How to Hire an Employee in Indiana
Indianapolis skyline and White River during Autumn

How to Hire an Employee in Indiana

Businesses operating in Indiana have access to a new wealth of talent. Historically, talent has migrated out of Indiana, but in recent years Indiana has become a new hub for talent. Indiana is one of the leading job providers in the auto industry, tech, construction and life sciences.

That being said, the state employment requirements and the high standards of employees working in Indiana can make it challenging to hire an employee in Indiana.

To make an effective hire in Indiana, follow the guidelines of this post and present new hires with all federally required forms and information.

What Job Are Hiring For in Indiana?

To make skilled hires in Indiana, you must be sure that the compensation you're offering is appropriate for the area you operate in and the level of experience you want from candidates. This can differ throughout the different cities in Indiana.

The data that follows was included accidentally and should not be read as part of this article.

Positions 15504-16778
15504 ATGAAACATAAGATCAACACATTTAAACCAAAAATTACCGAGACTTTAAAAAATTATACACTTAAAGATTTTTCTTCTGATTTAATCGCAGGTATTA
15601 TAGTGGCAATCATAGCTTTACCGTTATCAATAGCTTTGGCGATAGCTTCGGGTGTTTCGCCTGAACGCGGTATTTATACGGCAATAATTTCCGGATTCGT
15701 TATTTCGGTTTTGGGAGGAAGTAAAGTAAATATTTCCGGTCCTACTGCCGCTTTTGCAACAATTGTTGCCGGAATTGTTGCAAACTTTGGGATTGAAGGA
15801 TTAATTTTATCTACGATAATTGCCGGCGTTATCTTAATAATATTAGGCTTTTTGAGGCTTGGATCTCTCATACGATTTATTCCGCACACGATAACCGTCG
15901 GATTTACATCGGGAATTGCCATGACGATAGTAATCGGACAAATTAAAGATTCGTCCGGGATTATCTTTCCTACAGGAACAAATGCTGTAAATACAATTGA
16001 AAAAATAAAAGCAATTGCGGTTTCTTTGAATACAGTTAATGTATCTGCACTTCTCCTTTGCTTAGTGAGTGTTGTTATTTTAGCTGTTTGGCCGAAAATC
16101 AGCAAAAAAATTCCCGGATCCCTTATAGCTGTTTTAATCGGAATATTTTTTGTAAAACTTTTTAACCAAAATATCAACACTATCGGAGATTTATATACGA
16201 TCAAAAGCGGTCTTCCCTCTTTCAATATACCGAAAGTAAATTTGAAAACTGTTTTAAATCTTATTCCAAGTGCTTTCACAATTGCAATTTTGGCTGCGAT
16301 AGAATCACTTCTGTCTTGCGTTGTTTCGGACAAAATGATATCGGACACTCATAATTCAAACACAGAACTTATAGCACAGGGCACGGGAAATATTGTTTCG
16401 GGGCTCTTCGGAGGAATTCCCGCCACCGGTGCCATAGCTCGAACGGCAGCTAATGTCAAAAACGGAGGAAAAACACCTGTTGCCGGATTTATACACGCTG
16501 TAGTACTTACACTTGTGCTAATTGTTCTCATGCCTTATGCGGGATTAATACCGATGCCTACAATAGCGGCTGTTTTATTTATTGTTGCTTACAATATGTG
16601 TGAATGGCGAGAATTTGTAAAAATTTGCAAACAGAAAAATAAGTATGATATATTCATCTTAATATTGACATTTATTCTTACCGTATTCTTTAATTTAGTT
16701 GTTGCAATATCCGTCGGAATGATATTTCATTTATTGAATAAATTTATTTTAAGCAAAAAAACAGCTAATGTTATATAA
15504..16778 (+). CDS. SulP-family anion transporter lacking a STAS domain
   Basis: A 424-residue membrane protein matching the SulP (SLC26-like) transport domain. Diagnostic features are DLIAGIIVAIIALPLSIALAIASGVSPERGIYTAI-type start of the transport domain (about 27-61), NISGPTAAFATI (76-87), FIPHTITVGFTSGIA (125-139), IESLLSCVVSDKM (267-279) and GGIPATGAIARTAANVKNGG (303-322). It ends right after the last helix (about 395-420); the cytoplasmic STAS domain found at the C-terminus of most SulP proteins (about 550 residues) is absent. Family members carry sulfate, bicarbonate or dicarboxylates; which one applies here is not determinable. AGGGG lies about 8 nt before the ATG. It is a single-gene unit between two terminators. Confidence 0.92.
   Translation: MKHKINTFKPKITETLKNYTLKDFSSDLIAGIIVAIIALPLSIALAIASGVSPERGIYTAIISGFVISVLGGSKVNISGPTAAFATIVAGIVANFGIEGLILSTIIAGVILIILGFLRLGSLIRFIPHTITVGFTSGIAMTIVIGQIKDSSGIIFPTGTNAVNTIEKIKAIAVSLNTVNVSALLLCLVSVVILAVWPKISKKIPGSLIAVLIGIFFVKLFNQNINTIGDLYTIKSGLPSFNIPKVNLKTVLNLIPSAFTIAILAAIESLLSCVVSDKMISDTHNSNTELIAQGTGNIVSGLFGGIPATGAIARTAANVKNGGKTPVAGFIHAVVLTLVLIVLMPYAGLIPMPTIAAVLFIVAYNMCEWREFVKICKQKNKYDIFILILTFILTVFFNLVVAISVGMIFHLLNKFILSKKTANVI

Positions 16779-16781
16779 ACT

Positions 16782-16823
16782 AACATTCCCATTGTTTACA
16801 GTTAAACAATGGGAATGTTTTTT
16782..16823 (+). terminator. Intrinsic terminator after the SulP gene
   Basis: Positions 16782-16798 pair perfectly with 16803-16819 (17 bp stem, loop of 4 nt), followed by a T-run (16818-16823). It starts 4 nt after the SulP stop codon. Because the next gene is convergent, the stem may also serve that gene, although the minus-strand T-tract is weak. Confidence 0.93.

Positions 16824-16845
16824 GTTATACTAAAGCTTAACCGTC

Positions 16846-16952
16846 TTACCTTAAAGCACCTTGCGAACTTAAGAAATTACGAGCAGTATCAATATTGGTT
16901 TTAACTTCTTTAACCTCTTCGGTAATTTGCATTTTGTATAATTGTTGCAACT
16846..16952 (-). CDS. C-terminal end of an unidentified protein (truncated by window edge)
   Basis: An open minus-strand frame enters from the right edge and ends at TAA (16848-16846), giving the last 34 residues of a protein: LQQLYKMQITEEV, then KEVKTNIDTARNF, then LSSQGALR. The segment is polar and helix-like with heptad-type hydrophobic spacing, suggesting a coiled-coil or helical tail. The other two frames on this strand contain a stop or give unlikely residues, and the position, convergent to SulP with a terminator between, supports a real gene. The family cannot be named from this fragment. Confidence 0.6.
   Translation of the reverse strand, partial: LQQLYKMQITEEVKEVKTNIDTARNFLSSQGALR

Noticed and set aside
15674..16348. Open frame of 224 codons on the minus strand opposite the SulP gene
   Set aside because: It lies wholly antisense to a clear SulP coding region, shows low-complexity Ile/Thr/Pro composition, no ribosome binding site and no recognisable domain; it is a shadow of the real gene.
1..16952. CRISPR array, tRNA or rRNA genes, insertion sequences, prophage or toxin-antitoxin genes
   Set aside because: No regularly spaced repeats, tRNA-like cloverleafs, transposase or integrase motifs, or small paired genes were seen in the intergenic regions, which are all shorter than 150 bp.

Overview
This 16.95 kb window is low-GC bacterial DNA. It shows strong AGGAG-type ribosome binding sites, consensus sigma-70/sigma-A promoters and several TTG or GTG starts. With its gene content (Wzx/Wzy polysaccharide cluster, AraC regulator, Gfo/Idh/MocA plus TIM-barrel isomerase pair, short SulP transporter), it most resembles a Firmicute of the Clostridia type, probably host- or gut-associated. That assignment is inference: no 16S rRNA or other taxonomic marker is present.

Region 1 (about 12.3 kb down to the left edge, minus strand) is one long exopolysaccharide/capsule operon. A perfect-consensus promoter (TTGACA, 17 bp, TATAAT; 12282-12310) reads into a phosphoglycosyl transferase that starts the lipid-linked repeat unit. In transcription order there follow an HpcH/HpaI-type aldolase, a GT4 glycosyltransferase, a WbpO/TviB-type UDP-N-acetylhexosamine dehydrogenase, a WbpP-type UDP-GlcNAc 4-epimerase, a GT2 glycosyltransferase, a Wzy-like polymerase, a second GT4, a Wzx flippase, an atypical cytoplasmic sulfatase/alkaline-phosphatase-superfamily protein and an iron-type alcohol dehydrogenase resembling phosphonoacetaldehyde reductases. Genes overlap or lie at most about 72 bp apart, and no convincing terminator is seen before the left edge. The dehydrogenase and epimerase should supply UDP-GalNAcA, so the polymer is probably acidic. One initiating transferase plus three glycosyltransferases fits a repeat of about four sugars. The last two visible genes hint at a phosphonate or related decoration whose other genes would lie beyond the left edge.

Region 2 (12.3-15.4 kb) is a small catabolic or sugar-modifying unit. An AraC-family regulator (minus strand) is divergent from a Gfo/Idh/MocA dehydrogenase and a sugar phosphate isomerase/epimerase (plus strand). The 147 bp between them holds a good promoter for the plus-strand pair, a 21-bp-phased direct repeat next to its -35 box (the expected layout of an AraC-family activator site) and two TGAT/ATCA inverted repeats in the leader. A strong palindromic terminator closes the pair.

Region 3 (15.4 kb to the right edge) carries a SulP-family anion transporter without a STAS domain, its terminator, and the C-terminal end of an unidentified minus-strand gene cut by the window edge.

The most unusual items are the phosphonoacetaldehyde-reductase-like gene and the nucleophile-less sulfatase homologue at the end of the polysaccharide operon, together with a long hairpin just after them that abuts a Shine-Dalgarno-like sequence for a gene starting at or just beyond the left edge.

Along with the actual compensation offered, you should evaluate other job characteristics that talented candidates will be interested in, like:

  • The level of autonomy, creative control or budgetary discretion they will have
  • Health benefits, retirement and other business perks
  • The tools and resources they will have access to
  • Your company's reputation as an employer

You can use Glassdoor Salaries to see the salary range for the position you're offering in your area and ensure that you aren't marketing a job that is impossible to hire.

[Related: Hiring Is Easier With Great Benefits - Here's How]

Hiring an Employee in Indiana